On the most part however, I found how hands off the game tended to be with its exploration to be quite a breath of fresh air from the modern adventure game. No mission objectives telling you where to go and who to talk to and things in the environment can only be seen and selected when you’re close to them, so you have to pay close attention while sniffing for clues. That’s not to say that sometimes your agency isn’t taken away from you and I often found the game snatching me away from instances where I can explore environments and look for collectables and teleporting me to the next scripted sequence or environment. Hidden throughout the world are collectable sports cards which you can collect and place in a “Hall of Fame” album. These are standard collectable affair with many scattered in the different environments, but given the nature of the game not being a fully open world, you can often find yourself missing a few with no ability to try and find them without playing the whole game again.

Small details in the environment build up the world and its characters.

The dialogue sections give you many options when talking to possible suspects or witness’ and meaningfully allow you to shape the conversation and effect your connection to other characters. Blacksad also uses a timed response that makes sure that you’re on your toes at all times. Take too long to answer and you’ll end up staying silent, and even that will have a great effect on how the story progresses going forward. The game keeps track of almost every decision you make in these conversations in the “Your Blacksad” and through this you can see how much you’ve shaped Blacksad, is he strong and silent, is he tough but fair or does he crave connection with those around him? The level of customisation of the central character feels more involved than other games in the genre and the effects it has on the story is palpable.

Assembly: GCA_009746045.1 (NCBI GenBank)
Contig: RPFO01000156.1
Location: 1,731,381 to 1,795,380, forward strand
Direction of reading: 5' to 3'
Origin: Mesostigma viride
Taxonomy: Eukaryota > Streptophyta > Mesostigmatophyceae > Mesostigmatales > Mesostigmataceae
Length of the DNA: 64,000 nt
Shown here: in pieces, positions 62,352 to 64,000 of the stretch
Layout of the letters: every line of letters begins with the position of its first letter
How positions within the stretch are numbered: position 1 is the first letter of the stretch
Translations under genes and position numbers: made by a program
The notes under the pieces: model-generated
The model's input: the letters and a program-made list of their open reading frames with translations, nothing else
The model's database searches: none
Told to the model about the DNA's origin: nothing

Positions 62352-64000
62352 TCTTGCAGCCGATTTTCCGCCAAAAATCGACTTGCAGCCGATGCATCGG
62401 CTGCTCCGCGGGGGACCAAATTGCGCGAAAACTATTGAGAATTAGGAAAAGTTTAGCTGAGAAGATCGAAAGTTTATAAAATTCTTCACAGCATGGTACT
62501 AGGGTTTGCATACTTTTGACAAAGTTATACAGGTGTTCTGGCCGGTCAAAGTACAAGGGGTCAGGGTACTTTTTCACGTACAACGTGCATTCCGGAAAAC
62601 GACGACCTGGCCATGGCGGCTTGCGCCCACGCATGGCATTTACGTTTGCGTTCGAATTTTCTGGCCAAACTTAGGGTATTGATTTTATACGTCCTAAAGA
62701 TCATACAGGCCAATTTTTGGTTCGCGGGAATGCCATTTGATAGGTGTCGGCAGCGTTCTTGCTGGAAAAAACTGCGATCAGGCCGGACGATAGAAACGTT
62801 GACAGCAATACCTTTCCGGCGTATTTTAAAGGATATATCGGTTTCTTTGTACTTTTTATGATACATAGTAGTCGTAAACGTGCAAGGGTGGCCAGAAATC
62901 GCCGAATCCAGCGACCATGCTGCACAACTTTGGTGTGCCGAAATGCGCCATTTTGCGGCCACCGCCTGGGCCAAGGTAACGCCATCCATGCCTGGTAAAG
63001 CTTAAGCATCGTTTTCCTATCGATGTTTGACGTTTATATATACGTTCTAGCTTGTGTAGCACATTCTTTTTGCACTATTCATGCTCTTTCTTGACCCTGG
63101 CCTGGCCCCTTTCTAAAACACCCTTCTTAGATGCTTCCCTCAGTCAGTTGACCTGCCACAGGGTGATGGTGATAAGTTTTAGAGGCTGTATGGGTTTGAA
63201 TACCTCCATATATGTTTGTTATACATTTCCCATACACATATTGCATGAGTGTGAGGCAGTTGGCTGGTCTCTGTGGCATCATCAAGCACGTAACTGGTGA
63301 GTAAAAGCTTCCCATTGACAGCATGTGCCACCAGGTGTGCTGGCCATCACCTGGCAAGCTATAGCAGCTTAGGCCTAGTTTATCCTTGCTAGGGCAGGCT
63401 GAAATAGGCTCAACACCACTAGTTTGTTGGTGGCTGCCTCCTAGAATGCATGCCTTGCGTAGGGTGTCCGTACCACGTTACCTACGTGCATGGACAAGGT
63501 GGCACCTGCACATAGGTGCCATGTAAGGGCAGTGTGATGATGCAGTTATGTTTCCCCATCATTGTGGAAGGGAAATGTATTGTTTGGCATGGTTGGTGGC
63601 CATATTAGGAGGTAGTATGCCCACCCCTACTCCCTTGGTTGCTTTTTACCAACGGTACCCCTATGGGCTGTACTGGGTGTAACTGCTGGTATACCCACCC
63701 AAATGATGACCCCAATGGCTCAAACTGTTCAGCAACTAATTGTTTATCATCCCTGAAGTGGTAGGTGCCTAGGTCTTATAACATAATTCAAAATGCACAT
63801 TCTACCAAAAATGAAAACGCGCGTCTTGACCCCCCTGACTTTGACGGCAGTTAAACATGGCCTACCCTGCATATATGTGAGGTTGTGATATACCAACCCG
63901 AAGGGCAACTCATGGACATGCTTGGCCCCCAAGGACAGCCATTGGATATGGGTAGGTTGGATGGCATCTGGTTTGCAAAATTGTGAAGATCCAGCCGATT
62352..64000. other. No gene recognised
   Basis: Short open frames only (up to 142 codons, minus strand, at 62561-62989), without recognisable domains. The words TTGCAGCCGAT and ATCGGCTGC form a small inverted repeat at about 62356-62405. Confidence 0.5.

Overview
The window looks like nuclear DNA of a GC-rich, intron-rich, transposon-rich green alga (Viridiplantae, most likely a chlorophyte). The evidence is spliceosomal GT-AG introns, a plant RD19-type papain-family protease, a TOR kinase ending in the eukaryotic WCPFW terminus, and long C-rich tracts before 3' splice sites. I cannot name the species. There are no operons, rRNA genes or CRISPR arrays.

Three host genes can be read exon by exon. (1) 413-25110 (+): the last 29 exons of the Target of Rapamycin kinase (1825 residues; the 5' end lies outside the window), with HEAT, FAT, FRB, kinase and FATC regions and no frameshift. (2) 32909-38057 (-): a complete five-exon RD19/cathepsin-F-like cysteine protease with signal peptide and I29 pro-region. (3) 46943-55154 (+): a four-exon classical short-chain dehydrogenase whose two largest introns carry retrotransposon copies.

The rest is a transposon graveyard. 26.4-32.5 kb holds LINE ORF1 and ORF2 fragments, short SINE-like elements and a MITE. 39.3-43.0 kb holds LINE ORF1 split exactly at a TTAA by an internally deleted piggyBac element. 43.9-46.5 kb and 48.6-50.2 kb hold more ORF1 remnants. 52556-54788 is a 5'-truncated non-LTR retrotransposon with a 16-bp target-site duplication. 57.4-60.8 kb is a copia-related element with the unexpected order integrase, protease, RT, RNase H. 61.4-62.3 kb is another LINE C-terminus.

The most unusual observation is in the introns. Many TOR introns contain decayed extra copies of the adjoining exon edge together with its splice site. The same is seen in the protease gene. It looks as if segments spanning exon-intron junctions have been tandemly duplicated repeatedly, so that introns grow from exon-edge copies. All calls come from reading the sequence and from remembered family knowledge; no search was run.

All of these ingredients together should create a perfect narrative experience. With the great execution in the world-building, the cool anthropomorphised characters, the hands off exploration and the great variety of dialogue options. All of these elements should come together to create a perfect game and it does… kind of.

Dialogue options vary as you engage with characters that are more than just black or white.

The biggest failing of Blacksad: Under the Skin is in its performance on the Switch hardware. Plagued by near constant frame rate drops and blurry textures, the result is a game that you know is supposed to look as visually striking as Dontnods Life is Strange series, but fails in its execution and ultimately it’s just disappointing to see it chugging along.

Even the most forgiving player could look past flaws like this if it weren’t for the fact that these issues very much effect the gameplay. The previously mentioned frame rate drops lead to quick time events (used to heighten the tension in cutscenes) causing unfair deaths as you’re not given enough time to react to on-screen prompts. This happened to me almost every time and even though the game is quite generous with checkpoints so you don’t have to go back too far if you fail one of these; however, since you’re put back into the exact same situation, once again you have almost no time to react to what input is being asked of you and that will result in failing again and having to watching the same cutscenes over and over.